Frankly speaking: New Fears Day

If you're reading this, systems survived Y2K zero hour well enough to bring it to you - so what next for IT?

What are the problems that’ll dominate IT in the coming year?

Ready for 2000? If you’re reading this, printing presses, airplanes and postal carriers — or at least the Internet — survived Y2K zero hour well enough to get Computerworld to you. But if Y2K was our No. 1 problem for 1999, what’s the issue that will dominate corporate IT in the coming year?


Doesn’t sound like an IT issue, does it? Oh, but it is. Think you’ve already wasted huge amounts of time on unnecessary Y2K paperwork? Wait till your legal department starts filing Y2K lawsuits. Corporate IT is the star witness here, bunky. Better be sure your Y2K and software development managers are in on this from Day One. Your first assignment: estimating the cost of gathering the necessary documentation to support the lawsuits — and whether that documentation even exists.

But it doesn’t stop there. You’ll be running more software contracts than ever past Legal, as states pass UCITA, the Uniform Computer Information Transactions Act. That’s the one making shrinkwrap licenses binding — which means everything you install needs custom negotiation.

If orders come down for you to snoop on user files, e-mail or Internet activity, run, don’t walk, to your legal eagles. Get clearance in writing, or both you and your company could end up in court. And get explicit written orders before monkeying with any transaction data at an executive’s request “just to make the numbers cleaner” for a quarterly report. In a shareholder lawsuit, your head will roll.

Outside the IT shop, lawyers for Microsoft will battle valiantly to keep the company from being broken up. But the bigger fight will eventually be a huge class-action suit claiming that Microsoft overcharged for Windows. Think it won’t touch IT? If Microsoft gets hit for a huge payout, the payees will be Microsoft’s customers — that’s us.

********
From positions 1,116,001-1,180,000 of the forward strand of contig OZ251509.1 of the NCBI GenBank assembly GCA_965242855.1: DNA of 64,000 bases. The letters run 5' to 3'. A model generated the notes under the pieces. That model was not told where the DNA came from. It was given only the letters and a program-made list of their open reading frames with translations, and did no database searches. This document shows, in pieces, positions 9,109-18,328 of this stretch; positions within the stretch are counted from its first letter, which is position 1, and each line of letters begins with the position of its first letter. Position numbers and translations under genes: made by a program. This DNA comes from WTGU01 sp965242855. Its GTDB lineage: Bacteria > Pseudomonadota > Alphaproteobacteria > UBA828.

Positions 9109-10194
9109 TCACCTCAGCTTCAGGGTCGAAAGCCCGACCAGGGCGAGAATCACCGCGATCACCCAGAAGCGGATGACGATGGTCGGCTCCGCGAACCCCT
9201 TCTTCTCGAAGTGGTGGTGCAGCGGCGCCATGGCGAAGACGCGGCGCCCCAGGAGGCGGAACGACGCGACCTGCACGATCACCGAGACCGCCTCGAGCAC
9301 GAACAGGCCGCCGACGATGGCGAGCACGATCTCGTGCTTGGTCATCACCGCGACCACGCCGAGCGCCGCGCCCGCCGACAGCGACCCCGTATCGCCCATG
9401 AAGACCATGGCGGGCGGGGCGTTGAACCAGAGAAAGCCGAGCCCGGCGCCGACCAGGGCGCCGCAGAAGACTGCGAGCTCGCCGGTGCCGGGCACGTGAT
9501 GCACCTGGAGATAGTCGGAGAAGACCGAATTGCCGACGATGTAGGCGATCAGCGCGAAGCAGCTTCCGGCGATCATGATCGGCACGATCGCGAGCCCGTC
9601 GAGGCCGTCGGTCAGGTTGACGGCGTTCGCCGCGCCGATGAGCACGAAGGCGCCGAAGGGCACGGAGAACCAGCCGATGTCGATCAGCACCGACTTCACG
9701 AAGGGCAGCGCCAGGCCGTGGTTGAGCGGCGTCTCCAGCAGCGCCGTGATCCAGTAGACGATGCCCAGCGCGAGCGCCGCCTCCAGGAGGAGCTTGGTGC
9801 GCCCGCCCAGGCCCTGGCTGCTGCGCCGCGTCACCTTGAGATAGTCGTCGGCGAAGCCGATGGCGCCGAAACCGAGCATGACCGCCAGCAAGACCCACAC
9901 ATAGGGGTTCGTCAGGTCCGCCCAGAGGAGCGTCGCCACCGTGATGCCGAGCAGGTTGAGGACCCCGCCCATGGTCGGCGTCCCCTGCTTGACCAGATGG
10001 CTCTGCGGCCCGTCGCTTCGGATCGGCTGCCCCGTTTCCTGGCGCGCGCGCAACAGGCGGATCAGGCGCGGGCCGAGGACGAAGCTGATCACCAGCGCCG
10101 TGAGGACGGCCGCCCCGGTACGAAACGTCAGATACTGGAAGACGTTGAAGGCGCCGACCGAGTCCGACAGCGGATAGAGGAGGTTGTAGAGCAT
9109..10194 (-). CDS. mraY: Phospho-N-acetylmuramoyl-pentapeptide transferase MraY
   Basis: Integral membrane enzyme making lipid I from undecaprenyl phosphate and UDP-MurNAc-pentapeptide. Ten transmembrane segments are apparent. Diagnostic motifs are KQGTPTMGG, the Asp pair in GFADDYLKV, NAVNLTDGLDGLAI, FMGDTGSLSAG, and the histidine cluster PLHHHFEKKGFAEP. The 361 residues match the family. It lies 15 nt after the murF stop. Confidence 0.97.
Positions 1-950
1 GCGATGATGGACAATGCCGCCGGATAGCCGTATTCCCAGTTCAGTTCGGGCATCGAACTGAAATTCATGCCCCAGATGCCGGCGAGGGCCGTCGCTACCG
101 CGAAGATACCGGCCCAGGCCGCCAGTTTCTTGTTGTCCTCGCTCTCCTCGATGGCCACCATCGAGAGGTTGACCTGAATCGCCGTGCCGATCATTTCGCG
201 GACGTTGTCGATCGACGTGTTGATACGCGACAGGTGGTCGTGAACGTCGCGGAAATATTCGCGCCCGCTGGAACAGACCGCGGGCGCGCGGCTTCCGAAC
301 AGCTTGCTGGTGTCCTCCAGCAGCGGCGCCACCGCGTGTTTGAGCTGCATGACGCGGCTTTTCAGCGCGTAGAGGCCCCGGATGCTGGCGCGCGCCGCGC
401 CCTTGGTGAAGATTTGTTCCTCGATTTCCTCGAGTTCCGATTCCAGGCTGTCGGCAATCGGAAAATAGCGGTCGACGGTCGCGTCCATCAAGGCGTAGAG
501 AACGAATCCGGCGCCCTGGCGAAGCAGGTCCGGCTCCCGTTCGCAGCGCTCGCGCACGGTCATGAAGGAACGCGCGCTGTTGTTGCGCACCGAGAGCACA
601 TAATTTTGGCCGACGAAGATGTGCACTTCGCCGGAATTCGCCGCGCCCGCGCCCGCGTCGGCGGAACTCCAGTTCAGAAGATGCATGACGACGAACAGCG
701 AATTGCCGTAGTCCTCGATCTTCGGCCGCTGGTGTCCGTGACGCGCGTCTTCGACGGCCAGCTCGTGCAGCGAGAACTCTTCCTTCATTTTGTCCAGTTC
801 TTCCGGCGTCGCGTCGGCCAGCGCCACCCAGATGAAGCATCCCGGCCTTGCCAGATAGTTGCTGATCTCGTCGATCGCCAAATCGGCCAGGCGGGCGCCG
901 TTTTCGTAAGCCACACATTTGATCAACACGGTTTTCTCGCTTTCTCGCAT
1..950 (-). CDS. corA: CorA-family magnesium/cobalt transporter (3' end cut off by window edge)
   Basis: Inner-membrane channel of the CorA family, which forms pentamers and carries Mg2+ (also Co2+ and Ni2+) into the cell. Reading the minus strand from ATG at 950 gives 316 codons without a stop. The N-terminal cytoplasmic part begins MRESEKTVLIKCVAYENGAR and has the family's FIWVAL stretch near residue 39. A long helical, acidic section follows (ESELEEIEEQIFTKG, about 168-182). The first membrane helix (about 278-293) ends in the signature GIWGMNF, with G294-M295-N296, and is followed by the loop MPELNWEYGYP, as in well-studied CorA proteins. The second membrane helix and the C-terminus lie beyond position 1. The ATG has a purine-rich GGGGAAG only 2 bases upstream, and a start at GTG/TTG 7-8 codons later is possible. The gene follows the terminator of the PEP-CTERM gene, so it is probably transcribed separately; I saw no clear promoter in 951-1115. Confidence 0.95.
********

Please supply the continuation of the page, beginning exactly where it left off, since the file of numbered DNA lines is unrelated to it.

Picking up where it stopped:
And you can expect more lawsuits against enterprise software vendors and consultants. It won’t be pretty for plaintiffs, and lots of suits will be settled quickly. But expect at least one big consulting firm to take a hard hit in court this year for ERP work that just didn’t measure up to its promises.

Other big IT issues for 2000? For Windows 2000 and Linux, the motto at most IT shops will be “you go first.” Y2K won’t go away — we’ll still be putting out ever-smaller fires a year from now. Watch out for a new problem: IT shops that used windowing as a stopgap measure and now can’t get the budget for a permanent Y2K fix. And 2000 will be the year some companies decide to try cutting e-commerce costs, which will raise the pressure on IT to deliver clean, working e-commerce systems that sell the goods.

Road computing gets serious this year as wireless handhelds hit the mainstream for outside salespeople. They’ll want data in real time to close the deal. Better pray your ERP vendor comes up with a Palm interface — and fast.

PCs will get cheaper, but don’t count on slashing your desktop hardware budget yet. Flat-panel displays should be your next target. Users love ’em, but they’re not just status symbols — they’re also ergonomically better than CRTs and give users their desks back to boot.

Mini-outsourcing will make small projects cost effective to outsource in 2000. Brokers will handle everything, including project management, so you don’t have to. And software vendors are rewriting their applications to be more rental-friendly, so that could finally kick in this year.

Finally, plan on daily antivirus updates for your firewall. It’s an ugly world out there. But, hey, maybe by the end of 2000 we’ll be hit by a virus-writing hacker rich enough that it’s finally worth feeding him to — who else? — the lawyers.

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